As most people know, I am deep in the rabbit hole of translated literature. So when the Man Booker International longlist was announced I was quick to attempt to read it in entirety. I had only read one of the thirteen already, which is Frankenstein in Baghdad, which is reviewed in this issue. I ordered every book that my library had and ordered some of my priorities. While I have not had the best of times with the longlist I have discovered two new favourites. First was Argentinean novel Die, My Love by Ariana Harwicz (translated Sarah Moses and Carolina Orloff). The other was a book that seemed tailor made for me, The 7th Function of Language by Laurent Binet (translated by Sam Taylor), it had everything I look for in a novel;it was thrilling, and there was plenty of philosophy and literary criticism. While Virginie Despentes’, first instalment of a trilogy, Vernon Subutex 1 (translated by Frank Wynne) was a lot of fun to read and I felt I could relate, I have to read more of the series to make up my mind.
I still have a few more novels to read from the longlist but at this point I am sick of been bound by the longlist and I keep looking lustfully at some of my other books. I tend to read whatever I feel like when I feel like it, so having a set reading list has been a bit of a struggle. Besides, there are so many others out there that look interesting and I am forever being distracted by other books.
All of my reading for the past two weeks has been for university, but luckily the books I was assigned have been ones I’ve wanted to get to for a long while. For my module on the American city I read Anne Rice’s Interview wit the Vampire which had been on my list since I was younger and became fascinated with the gothic subculture. I found the novel rich and complex in it’s treatment of gender and sexuality, and the representation of New Orleans was saturated in it’s gothic and carnivalesque history. Set in the same city, I also read A Confederacy of Dunces which is one of the funniest books I’ve read on the module and plays on stereotypes of American masculinity.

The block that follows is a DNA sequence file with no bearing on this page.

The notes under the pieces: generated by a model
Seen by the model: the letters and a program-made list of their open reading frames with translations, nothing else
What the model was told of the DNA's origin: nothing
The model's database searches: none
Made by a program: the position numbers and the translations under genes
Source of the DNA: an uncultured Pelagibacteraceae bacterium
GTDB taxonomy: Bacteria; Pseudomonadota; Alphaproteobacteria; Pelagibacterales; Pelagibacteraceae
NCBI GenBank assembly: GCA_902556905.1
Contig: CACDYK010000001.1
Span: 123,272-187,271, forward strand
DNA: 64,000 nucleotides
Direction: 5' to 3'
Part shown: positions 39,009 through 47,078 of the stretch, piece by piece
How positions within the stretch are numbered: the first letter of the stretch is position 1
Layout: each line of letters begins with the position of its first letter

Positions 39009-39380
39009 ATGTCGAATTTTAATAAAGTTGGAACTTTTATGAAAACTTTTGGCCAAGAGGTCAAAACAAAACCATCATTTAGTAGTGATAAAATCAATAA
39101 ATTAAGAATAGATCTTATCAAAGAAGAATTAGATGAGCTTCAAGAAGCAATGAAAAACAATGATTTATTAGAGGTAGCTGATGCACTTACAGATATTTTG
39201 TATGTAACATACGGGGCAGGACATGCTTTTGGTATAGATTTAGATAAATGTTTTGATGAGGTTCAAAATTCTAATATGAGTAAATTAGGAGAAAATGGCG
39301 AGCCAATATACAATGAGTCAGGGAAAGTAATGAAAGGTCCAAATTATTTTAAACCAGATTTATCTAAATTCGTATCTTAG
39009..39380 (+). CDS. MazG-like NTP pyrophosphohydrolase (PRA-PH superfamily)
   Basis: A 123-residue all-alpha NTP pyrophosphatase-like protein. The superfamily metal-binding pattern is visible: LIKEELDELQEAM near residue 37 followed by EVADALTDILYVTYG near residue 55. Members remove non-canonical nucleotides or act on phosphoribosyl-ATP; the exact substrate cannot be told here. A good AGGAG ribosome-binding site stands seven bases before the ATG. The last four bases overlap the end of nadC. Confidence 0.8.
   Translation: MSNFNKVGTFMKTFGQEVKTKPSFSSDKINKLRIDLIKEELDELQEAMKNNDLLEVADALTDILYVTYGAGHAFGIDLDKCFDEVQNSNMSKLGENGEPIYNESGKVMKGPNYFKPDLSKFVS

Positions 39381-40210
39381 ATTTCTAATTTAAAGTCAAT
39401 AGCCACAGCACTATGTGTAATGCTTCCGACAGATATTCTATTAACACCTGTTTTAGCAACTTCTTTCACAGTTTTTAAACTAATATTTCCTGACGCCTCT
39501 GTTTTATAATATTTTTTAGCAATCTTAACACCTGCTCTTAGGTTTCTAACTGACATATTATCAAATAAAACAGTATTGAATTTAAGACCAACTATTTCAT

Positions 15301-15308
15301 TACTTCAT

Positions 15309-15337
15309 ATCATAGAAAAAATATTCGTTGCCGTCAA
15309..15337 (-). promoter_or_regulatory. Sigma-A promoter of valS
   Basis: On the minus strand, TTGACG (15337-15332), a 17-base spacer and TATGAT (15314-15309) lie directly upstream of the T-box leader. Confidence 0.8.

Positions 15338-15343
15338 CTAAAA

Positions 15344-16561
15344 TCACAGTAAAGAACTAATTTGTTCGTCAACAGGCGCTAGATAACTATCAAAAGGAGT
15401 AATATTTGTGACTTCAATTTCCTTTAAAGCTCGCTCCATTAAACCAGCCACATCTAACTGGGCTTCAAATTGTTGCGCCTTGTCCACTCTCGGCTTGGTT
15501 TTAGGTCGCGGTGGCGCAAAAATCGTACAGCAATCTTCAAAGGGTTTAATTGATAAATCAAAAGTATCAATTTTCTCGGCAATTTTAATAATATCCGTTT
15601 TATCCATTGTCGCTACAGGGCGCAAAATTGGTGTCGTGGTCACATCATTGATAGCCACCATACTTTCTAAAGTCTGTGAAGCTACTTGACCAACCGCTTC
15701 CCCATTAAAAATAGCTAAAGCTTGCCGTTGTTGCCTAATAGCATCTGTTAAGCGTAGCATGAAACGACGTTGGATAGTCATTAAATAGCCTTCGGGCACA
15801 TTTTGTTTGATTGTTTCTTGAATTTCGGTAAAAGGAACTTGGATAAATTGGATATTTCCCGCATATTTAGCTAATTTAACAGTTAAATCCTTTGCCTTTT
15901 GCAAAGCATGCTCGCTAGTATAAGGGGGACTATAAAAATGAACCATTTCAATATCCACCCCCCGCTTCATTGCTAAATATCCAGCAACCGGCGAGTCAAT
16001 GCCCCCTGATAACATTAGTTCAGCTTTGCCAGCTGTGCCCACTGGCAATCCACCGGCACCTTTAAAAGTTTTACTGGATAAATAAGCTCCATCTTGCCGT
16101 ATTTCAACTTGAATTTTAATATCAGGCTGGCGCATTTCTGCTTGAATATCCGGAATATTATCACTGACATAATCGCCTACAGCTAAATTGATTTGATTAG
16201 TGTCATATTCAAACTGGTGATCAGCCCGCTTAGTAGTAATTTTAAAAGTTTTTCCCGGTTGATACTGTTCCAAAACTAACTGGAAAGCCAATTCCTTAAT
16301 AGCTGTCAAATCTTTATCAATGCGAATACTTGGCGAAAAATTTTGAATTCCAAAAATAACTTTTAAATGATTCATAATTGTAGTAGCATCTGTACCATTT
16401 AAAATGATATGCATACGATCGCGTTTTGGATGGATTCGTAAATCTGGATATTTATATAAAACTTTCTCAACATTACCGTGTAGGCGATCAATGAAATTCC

My second module had me revisiting one of the winners of the Costa Book Award – Emma Healey’s Elizabeth Is Missing. This is a spin on the detective novel and follows an old woman with dementia as she attempts to solve a 70-year-old crime. I haven’t seen a detective novel so removed from it’s original roots in the genre and yet so uniquely portray the uncovering of a mystery. The treatment of characters and the way clues are dispersed through the narrative is incredibly clever.
In my down time I’ve turned to poetry, reading work from some of my favourite poets such as EE Cummings and TS Eliot just in order to give me a break from fiction. I find that Eliot’s poetry can quickly grate on me the further on you read into his work, but Prufrock and The Waste Land are still two of the best pieces of read. Cummings, on the other hand, is a poet I will never get sick of reading, and I truly recommend him to anybody interested in American literature or beautiful poetry.